SYNOPSIS: Emerging nation Bond markets give hints of trouble ahead for the world.
If Argentina were a first-world country, its debt wouldn't be a problem. Both its budget deficit and its national debt are about the same fraction of G.D.P. as those of the U.S. eight years ago, and compared with Japan the country is a paragon of fiscal prudence. But global bond markets aren't equal-opportunity lenders, and third-world countries don't get the benefit of the doubt. In a recent debt refinancing Argentina had to pay an interest rate of 16 percent — 10 percentage points more than the U.S. Treasury pays.
Some of this premium reflects the country's unique problems. Not long ago Argentina's "currency board" monetary system, which fixes the value of the peso permanently at one dollar, was lauded as a model for other countries. Now that monetary system has become a trap; tied rigidly to a strong dollar while neighboring Brazil has devalued and the euro has slumped, Argentine producers find themselves priced out of world markets. The country has gone into a slow but dangerous tailspin. A depressed economy has led to budget deficits; the need to reassure skittish investors has forced the government to cut spending and raise taxes, further depressing the economy; and rising unemployment has led to growing social unrest, making investors even more nervous.
For now, a deal with the International Monetary Fund has staved off the imminent risk of default. There is considerable irony here: the loudest praise for Argentina's currency board came from the Wall Street Journal / Forbes / Cato Institute crowd, who saw it as the next best thing to a revived gold standard. Those are the same people who have been howling for the abolition of the I.M.F. and other international financial institutions. The irony gets deeper when you notice that Malaysia, which was supposed to have been cast into the outer darkness after it imposed controls on foreign investors two years ago, has had no trouble selling its bonds on world markets.
In any case, the situation is far from resolved. While the I.M.F. loan buys time, it is not at all clear how time will improve the situation.
Still, if this were a story only about Argentina, it would be an object lesson but not an omen. What makes the story ominous is that Argentina isn't the only debtor finding that markets are demanding much higher interest rates. In fact, around the world bond investors have been fleeing from anything that looks even vaguely risky. Interest rates on the debt of emerging-market nations like Argentina have risen by 1.5 percentage points just since September. And interest rates on high-yield corporate debt — what we used to call junk bonds — are at their highest levels in nearly a decade.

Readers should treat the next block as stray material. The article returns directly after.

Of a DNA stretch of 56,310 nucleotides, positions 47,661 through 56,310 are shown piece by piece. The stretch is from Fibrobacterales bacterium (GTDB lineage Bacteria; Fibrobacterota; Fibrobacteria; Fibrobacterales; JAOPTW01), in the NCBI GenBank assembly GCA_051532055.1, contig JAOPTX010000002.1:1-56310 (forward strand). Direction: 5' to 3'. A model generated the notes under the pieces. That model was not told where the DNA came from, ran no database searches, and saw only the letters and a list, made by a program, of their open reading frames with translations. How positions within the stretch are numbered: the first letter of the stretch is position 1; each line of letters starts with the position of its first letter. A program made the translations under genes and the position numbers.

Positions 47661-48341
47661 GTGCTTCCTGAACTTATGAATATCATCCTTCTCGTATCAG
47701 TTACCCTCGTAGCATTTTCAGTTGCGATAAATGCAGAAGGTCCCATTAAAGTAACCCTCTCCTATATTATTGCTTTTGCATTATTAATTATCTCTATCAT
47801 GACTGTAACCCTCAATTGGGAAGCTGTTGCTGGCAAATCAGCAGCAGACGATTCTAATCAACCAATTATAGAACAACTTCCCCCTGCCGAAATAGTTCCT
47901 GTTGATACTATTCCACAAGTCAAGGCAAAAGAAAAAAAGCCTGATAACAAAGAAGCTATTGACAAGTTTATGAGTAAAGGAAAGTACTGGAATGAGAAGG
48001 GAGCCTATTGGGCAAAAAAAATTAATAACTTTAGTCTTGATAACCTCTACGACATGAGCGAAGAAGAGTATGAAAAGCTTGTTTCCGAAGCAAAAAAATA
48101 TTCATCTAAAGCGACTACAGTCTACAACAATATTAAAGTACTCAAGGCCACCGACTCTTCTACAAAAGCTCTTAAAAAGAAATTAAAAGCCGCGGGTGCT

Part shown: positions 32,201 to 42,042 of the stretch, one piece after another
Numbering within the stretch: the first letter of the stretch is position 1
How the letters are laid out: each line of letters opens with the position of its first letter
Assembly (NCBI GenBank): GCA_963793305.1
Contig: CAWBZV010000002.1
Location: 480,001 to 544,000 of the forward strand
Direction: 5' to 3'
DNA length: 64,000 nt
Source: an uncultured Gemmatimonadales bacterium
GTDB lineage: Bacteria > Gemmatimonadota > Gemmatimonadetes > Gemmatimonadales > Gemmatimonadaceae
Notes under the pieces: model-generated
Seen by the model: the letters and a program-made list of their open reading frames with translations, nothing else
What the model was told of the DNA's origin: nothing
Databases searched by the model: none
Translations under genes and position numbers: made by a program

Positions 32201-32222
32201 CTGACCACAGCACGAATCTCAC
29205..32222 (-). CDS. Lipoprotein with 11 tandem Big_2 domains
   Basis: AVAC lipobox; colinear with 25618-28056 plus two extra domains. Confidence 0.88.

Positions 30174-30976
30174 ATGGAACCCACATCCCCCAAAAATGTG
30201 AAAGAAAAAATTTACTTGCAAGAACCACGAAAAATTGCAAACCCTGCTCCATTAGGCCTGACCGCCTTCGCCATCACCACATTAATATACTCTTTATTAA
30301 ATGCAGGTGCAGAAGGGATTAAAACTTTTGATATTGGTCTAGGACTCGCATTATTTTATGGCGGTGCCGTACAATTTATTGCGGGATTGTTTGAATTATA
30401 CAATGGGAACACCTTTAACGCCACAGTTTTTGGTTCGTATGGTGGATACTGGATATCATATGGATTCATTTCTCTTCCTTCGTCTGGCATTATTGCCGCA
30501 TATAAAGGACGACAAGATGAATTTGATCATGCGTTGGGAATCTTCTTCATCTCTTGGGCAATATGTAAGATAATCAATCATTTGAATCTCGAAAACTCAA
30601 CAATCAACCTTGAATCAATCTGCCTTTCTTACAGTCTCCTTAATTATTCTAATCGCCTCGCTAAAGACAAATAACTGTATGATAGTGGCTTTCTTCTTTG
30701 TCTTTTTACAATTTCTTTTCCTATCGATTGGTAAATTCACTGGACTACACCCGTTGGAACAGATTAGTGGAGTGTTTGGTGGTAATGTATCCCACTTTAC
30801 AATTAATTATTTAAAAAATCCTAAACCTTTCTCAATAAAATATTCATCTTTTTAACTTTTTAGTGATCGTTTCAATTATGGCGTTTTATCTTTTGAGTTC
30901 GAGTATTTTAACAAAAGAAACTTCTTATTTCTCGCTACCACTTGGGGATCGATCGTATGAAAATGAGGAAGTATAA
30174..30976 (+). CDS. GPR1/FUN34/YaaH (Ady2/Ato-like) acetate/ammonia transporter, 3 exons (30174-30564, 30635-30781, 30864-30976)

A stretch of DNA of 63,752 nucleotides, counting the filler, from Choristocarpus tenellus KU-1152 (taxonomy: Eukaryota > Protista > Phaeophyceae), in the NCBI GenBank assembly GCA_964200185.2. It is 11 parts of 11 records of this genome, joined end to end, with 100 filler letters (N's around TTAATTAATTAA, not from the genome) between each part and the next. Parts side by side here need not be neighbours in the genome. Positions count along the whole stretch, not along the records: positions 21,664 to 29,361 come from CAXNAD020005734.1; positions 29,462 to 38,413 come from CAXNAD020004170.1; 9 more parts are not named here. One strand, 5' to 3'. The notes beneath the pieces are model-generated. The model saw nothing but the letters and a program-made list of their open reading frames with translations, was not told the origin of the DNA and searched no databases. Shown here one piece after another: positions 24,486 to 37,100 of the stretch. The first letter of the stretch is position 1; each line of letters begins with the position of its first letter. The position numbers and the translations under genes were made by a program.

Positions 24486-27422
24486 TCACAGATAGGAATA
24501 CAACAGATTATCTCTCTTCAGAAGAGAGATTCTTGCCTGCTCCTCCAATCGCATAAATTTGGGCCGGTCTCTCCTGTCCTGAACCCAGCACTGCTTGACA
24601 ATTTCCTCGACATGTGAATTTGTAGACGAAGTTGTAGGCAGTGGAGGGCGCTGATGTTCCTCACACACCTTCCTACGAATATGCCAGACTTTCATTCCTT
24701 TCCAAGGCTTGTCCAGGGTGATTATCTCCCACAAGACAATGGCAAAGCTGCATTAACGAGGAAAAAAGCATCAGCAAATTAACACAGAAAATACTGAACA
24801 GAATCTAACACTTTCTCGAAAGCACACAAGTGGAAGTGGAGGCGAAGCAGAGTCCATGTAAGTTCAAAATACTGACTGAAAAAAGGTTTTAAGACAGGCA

These soaring interest rates on risky debt are, in effect, a prophecy of future troubles for the world economy. All the official forecasts for the next couple of years are cheerful; budgeters and international organizations are increasing, not reducing, their estimates of future growth. But bond investors seem to think it likely that many overextended borrowers, countries and corporations alike, will not have enough revenue to meet their obligations.
As the financial crises of the 1990's taught us, such pessimistic prophecies can be self-fulfilling. A scenario for the next world financial crisis is already obvious: a default by a big debtor — maybe a country, maybe a big corporation (say an overambitious telecom company) creates a bond market panic. And the unwillingness of investors to buy risky bonds forces countries into drastic austerity programs, forces companies to cancel investment plans and leads to a slump that validates investors' fears.
Of course, it doesn't have to happen. We could be lucky; or we could act quickly to limit the damage when financial disruptions appear. A couple of weeks ago it seemed that an Argentine default might trigger a crisis; for the time being, at least, the I.M.F.'s loan package has averted that danger.
What worries me is this: The bond market is warning us of turbulence ahead. That would be O.K. if the world's largest economy were being run by experienced, open-minded officials like the ones who got us through the last crisis. But who will actually be in charge? If it turns out to be knee-jerk conservatives who are opposed to any government intervention in markets, you'll be amazed at how badly things can go wrong.
Originally published in The New York Times, 11.22.00